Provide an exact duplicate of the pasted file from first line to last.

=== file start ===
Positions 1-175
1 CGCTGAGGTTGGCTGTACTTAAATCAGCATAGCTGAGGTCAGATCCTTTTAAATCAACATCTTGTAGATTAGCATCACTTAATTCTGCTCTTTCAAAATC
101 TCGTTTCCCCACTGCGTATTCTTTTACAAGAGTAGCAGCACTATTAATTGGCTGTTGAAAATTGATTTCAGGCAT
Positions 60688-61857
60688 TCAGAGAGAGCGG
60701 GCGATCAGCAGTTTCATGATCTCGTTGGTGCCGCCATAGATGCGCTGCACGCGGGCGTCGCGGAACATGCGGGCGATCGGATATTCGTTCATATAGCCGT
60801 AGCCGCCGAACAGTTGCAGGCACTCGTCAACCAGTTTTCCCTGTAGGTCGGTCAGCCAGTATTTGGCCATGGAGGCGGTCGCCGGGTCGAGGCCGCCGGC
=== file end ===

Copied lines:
Positions 1-175
1 CGCTGAGGTTGGCTGTACTTAAATCAGCATAGCTGAGGTCAGATCCTTTTAAATCAACATCTTGTAGATTAGCATCACTTAATTCTGCTCTTTCAAAATC
101 TCGTTTCCCCACTGCGTATTCTTTTACAAGAGTAGCAGCACTATTAATTGGCTGTTGAAAATTGATTTCAGGCAT
Positions 60688-61857
60688 TCAGAGAGAGCGG
60701 GCGATCAGCAGTTTCATGATCTCGTTGGTGCCGCCATAGATGCGCTGCACGCGGGCGTCGCGGAACATGCGGGCGATCGGATATTCGTTCATATAGCCGT
60801 AGCCGCCGAACAGTTGCAGGCACTCGTCAACCAGTTTTCCCTGTAGGTCGGTCAGCCAGTATTTGGCCATGGAGGCGGTCGCCGGGTCGAGGCCGCCGGC